Re: Neanderthal DNA

Glenn Morton (
Mon, 14 Jul 1997 20:47:34 -0500

At 03:36 PM 7/14/97 -0700, Robert Wahl wrote:

>Glenn says, " is behavior which marks us as humans not looks, not
>genetics," but I always thought our genes made us human, both
>theologically and scientifically. The bible has a lot to say about
>decendency, and the usual definition of a species is related to the notion
>of a gene pool. Phenotype, we suppose, permits indirect observation of
>genes (genotype). Couldn't we say that a bipedal hominid with interesting
>teeth (like Lucy) is sub human but we look to a phenotype called 'spiritual
>awareness' to indicate a human?

Obviously genes play a role in behavior. But the problem we have with
neanderthal is this? Consider the picture below. DNA can be plotted in what
is called a phase space where each sequence represents one point. The phase
space is a multi-dimensional space (3.5 billion dimensions where each
nucleotide represents a dimension.) Let c be the mtDNA sequence of the last
common ancestor of modern men and Neanderthal. Let 1 be the Chinese, 2 be
the Australians, and 3 be Europeans, while 4 is about the same distance from
C as are 1,2 and 3 but it is into the plane of the page (it is behind c). B
will be explained later.

(this won't look good on the archive)

b 2


The reports I have read say that Neanderthal DNA is about equidistant from
modern mtDNA as all modern mtDNA is from each other.

Let us assume that this is the same way the Neanderthal nuclear DNA would
plot, i.e. about as different from any modern group as they are from each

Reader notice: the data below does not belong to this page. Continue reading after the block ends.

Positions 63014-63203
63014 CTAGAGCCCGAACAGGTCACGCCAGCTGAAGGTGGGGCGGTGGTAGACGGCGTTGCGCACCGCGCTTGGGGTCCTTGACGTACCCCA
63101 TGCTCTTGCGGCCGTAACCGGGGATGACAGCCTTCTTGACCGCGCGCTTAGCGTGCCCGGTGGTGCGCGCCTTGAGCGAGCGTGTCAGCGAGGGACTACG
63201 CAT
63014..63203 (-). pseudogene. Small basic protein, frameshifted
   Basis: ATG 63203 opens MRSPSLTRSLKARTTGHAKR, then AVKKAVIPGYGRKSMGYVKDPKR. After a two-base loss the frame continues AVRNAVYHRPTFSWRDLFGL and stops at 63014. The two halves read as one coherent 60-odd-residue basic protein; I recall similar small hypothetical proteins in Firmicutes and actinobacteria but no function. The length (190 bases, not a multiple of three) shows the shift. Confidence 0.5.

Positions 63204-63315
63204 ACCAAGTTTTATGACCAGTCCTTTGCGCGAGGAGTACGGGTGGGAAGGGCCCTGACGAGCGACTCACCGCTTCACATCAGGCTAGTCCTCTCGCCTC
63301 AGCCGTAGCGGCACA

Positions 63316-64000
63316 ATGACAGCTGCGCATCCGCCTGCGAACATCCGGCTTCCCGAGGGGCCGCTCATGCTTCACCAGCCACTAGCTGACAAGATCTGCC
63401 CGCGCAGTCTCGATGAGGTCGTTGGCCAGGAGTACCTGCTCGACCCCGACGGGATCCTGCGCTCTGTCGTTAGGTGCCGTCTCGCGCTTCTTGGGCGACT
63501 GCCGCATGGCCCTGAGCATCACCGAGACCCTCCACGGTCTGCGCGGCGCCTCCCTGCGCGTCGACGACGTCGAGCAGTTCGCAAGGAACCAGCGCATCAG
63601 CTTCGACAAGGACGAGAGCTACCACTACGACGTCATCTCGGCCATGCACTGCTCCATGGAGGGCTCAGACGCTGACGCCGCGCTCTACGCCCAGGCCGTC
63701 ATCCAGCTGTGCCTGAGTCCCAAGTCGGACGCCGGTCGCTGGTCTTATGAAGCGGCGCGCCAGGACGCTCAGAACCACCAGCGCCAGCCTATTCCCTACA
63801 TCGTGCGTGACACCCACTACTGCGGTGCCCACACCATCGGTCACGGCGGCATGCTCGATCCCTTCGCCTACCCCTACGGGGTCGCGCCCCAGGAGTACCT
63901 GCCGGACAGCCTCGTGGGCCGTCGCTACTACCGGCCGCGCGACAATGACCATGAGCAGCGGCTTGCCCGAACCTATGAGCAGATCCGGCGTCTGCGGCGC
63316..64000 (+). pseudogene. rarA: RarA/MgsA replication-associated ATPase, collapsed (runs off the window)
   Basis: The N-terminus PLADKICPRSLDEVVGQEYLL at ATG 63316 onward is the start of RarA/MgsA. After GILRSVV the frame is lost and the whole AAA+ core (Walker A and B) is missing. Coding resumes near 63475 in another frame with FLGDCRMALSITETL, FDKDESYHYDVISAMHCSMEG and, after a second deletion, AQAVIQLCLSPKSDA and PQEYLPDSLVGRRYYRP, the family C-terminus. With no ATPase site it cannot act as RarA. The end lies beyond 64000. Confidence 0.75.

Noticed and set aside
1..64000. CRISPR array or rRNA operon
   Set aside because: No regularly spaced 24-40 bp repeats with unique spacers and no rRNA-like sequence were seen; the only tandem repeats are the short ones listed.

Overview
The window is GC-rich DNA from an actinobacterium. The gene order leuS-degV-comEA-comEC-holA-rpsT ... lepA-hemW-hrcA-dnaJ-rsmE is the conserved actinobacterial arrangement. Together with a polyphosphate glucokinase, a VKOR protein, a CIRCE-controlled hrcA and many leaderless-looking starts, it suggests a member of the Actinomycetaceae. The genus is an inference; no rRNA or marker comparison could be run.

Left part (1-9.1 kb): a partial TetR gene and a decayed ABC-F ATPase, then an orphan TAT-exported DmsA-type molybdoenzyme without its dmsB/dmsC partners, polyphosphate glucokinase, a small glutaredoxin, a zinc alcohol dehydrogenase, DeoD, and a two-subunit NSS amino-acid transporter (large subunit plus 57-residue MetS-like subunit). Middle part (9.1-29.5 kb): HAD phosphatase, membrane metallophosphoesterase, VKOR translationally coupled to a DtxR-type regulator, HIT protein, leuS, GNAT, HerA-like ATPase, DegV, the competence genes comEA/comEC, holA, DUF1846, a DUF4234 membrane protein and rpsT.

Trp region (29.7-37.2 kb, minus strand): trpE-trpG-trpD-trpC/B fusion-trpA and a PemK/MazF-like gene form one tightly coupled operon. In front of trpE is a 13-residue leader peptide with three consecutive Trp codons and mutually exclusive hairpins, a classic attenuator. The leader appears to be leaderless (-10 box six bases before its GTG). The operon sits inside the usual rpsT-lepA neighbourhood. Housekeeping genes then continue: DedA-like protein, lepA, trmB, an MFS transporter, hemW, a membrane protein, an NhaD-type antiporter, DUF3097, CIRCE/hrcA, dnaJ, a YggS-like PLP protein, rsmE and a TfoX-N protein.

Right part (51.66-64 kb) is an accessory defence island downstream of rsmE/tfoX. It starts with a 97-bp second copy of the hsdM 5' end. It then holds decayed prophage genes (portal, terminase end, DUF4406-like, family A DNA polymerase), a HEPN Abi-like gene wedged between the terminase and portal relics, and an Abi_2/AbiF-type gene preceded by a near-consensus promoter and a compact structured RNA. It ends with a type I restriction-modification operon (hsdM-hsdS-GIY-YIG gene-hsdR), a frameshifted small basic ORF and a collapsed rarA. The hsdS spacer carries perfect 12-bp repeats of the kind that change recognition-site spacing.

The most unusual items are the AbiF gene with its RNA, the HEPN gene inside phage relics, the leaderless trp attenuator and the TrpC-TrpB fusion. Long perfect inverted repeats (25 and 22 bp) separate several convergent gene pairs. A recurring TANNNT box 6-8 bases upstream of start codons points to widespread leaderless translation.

other. Would this make a behavioural difference? If the position b
represents true modern behavior then one would be forced to conclude that
the Australians act more modern than any other population. But the
difficulty lies in the fact that the genomes of the earth form a cloud which
smears across the entire space, some people farther from b and other closer.
But since we consider all living people modern, obviously there is not one
single gene sequence which provides the definition for modern behavior. Not
knowing where the position for "modern behavior" or spiritual behavior is,
we can't rule Neanderthal out of the family. It might be that b was closer
to his position than ours.

Dick Fischer asked about Lucy. I don't know where to place the
Australopithecines. I have gone back and forth on their status. They left
so little evidence in the way of culture it is difficult to say whether the
material has decayed or never was. There is certainly no definitive
evidence for religion among them, as there is for erectus, Neanderthal and
modern man.


Foundation, Fall and Flood